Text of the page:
Care or Case Manager
A nurse, social worker, or other healthcare professional who plans and coordinates services for an individual’s care. This person usually works for an agency or care setting. (Also see Geriatric Care Manager.)
Many people use the term of care partner for any caregiving situation. We feel that you can use whatever term makes you comfortable and is right for you. My story is that for many years we were care partners with my Mom. We received love and care and help from her and she received the same from us. And slowly it was more and more about care for her and nothing back from her. Sure we received smiles and laughter. But at that point we were doing all the care and didn’t feel a partnership. It felt like we were caregivers. I feel you are genuinely care partner in the beginning and then you be you.
A detailed written plan that describes what is needed for an individual’s care and provided by a range of health professionals, including nurses, therapists, social workers, nursing or personal assistants. For those living at home, a good care plan should also list the caregiving activities that family members are able to do, need help learning how to do, and will be doing. “I” Care Plans are written in the first person, as if the person receiving care wrote it her- or himself, and express the desires of the individual for her or his care. Care plans can describe the risks that an individual is prepared to take in exercising his or her autonomous self-determination and choice. Creating the care plan should involve an interdisciplinary team of the care recipient, caregivers, including the nursing assistant, as well as the family as appropriate.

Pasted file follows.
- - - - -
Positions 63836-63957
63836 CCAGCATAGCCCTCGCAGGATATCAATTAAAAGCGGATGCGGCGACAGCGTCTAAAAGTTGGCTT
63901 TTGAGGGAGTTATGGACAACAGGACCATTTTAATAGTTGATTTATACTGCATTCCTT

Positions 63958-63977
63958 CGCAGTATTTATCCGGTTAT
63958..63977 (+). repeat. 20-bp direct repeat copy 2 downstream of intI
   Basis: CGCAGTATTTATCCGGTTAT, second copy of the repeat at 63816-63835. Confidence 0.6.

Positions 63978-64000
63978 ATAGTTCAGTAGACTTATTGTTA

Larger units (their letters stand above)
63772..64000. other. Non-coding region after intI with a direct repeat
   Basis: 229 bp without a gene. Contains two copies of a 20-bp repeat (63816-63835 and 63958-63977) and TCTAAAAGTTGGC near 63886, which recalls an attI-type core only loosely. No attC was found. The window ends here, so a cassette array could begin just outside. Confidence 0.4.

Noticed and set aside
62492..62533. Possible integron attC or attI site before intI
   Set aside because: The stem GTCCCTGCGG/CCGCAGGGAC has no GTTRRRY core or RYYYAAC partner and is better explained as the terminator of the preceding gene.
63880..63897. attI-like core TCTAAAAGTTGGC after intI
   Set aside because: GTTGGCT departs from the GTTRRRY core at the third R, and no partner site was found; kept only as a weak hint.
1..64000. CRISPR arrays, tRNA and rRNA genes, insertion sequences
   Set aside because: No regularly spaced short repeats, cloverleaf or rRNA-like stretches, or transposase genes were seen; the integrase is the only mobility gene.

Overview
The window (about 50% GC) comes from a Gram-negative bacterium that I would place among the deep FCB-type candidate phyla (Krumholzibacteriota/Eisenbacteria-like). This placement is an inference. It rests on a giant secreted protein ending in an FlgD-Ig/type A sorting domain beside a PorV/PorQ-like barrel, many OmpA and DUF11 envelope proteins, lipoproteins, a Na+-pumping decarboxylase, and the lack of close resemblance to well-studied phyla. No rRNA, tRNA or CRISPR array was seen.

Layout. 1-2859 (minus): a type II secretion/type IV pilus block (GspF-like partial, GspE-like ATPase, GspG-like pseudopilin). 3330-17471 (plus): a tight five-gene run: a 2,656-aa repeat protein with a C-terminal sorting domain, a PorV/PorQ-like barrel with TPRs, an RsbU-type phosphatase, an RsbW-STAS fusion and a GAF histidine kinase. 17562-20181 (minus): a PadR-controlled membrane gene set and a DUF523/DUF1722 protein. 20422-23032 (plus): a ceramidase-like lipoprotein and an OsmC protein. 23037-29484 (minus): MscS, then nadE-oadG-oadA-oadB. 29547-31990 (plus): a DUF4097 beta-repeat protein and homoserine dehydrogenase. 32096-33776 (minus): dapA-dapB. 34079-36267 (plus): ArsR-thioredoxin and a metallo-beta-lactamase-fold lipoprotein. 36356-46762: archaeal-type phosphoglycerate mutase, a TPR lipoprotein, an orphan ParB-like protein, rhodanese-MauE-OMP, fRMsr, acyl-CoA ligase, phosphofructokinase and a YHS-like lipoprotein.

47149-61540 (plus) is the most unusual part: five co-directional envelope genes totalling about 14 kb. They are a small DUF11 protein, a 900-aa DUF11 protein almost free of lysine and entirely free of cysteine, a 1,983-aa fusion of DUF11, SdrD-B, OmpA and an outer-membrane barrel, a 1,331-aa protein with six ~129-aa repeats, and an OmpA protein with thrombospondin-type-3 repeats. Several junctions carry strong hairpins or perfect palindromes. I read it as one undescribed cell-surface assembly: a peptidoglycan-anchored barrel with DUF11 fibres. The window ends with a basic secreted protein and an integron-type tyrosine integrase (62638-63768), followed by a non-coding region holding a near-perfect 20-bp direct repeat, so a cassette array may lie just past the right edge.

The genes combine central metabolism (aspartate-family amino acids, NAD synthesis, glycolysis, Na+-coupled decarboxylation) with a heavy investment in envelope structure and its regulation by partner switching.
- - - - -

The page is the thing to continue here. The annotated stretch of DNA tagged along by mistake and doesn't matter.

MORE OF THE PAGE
A caregiver is a spouse, family member, partner, friend, or neighbor who helps care for an elder or person with a disability who needs assistance.
Assistance for families in assessing the needs of older adults and making arrangements for services to help the older adult remain as independent as possible.
Centers for Medicare & Medicaid Services (CMS)
With a budget of approximately $650 billion and serving approximately 90 million beneficiaries, the Centers for Medicare & Medicaid Services (CMS) plays a key role in the overall direction of the healthcare system. With regard to long-term care, CMS is responsible for regulating and paying nursing homes, home health agencies, and hospices for the care of Medicare and Medicaid (in conjunction with the states) beneficiaries.
Certified Nursing Assistant (CNA)
A person trained and certified to assist individuals with non-clinical tasks such as eating, walking, and personal care. (See
definitions for Personal Care and ADLs.) This person may be called a “direct care worker” (DCW). In a hospital or nursing home the person may be called a nursing assistant, a personal care assistant, or an aide.
Mrs. D did not want to come out for breakfast, so you bring it into her room and she seems
happy. You checkback with her and get her plates and make sure she is doing okay.
A family member is visiting and asks if it is okay for her to go in the kitchen and get her Mom a
snack. You have your arms full of towels and tell her, “ Of course, go right ahead.” After you put
the towels away you checkback with her and make sure she found everything she needed.
Citizen Advocacy Group (CAG)